It's a good idea to check with your local customs officials to ensure that you are able to bring certain items back into your home country. Australia and New Zealand generally have strict quarantine laws.

Things to buy in Uganda

1. Basketry

The practise of making traditional baskets is quite developed in Uganda. Choose from assorted shapes – from shallow dish-shaped basketry to deeper bowls and baskets. Materials range from raffia to millet and banana fibre.

2. Paper Beads

Throughout Uganda there are many workshops and organisations that sell beautiful and colourful beaded necklaces made from recycled paper. These creations not only cut down on waste by utilising recycled paper, they also usually provide employment for local women.

3. Bark Cloth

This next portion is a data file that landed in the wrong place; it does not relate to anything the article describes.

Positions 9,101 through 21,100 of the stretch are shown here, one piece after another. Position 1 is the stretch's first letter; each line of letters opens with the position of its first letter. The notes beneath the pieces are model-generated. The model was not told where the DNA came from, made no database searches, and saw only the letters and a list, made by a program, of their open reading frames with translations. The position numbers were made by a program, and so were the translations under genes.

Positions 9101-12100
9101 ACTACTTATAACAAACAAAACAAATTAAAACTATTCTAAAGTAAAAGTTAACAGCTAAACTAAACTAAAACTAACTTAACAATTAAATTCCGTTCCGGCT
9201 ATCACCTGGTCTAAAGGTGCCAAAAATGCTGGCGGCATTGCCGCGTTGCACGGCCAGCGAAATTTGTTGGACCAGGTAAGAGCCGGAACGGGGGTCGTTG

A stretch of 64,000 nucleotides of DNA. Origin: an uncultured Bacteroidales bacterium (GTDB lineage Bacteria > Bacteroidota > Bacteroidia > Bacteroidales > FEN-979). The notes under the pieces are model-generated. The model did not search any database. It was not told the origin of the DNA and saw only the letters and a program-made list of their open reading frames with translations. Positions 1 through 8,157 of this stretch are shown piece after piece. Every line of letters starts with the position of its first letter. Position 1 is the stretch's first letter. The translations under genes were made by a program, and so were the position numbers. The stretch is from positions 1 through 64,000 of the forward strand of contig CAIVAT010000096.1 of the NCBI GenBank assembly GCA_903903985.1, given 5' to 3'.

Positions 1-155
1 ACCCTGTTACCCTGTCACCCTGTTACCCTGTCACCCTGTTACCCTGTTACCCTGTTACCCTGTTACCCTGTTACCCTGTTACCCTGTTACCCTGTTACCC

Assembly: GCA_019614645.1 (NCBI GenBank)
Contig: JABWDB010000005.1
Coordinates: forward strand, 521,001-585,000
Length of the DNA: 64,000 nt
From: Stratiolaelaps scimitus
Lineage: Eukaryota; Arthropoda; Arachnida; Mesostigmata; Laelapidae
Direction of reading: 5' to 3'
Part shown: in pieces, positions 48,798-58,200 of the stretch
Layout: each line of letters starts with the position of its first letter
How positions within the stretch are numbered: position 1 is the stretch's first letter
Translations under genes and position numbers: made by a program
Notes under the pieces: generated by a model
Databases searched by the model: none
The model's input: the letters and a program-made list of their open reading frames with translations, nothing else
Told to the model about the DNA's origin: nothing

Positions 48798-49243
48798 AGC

Tribes from South Uganda have been creating bark cloth for centuries, and it’s still available for sale. Nice finds include journals, notepads and photo albums made from a combination of bark cloth and recycled paper.

Festivals and Events in Uganda

Christmas

For Ugandan Christians, Christmas Day is a time of holy reverence and family get-togethers. Most Ugandan’s dress up in their finest attire, go to church for a long service and spend the afternoon and evening eating beef. With many Ugandan’s living simple lives, eating beef is a rare pleasure reserved for Christmas.

FAQs on Uganda

Tipping isn’t mandatory in Uganda but considering that most Ugandans earn little, tips will be appreciated. As a guide, adding 10% in cafes and restaurants is acceptable, although not necessary.